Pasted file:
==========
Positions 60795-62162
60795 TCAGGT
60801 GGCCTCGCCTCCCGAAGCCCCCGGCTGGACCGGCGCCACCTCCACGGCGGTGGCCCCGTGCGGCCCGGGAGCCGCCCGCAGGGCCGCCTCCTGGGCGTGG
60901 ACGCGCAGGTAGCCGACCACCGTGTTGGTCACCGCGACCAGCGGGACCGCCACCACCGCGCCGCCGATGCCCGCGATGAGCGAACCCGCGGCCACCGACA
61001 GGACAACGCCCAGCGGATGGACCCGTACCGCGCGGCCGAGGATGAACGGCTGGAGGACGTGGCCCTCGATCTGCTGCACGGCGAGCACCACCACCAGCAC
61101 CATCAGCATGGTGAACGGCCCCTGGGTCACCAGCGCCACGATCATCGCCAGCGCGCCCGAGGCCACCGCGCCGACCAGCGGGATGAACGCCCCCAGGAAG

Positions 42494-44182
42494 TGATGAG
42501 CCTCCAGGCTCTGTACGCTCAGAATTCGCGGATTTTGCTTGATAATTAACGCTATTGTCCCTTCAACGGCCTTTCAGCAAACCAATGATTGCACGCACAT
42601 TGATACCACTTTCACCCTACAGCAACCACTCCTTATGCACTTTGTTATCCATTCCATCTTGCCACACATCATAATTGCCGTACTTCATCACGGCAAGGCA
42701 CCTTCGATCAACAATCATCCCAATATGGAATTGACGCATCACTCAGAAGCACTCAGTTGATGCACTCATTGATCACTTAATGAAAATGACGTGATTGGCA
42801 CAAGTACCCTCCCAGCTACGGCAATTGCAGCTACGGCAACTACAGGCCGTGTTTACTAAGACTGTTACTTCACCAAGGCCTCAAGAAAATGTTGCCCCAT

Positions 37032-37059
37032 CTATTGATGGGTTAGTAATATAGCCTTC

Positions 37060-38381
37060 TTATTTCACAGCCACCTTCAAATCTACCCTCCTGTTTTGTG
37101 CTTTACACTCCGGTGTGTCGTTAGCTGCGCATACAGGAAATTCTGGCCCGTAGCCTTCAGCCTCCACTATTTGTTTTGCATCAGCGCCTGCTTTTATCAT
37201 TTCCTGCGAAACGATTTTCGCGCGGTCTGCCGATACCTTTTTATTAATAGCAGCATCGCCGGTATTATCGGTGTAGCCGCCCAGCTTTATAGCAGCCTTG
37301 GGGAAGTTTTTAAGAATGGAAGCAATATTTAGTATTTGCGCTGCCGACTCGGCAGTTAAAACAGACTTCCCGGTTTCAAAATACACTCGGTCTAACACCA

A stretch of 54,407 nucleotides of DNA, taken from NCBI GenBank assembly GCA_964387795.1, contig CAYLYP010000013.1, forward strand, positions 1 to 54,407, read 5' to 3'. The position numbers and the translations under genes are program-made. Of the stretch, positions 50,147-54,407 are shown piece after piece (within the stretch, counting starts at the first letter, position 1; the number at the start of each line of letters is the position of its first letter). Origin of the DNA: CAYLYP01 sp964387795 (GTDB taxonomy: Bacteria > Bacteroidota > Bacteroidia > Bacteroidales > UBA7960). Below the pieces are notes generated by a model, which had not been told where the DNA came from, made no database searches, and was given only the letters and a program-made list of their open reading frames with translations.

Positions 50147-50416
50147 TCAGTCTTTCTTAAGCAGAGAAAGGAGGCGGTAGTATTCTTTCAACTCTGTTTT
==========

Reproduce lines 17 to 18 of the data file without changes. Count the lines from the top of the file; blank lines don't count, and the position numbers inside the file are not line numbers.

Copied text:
37101 CTTTACACTCCGGTGTGTCGTTAGCTGCGCATACAGGAAATTCTGGCCCGTAGCCTTCAGCCTCCACTATTTGTTTTGCATCAGCGCCTGCTTTTATCAT
37201 TTCCTGCGAAACGATTTTCGCGCGGTCTGCCGATACCTTTTTATTAATAGCAGCATCGCCGGTATTATCGGTGTAGCCGCCCAGCTTTATAGCAGCCTTG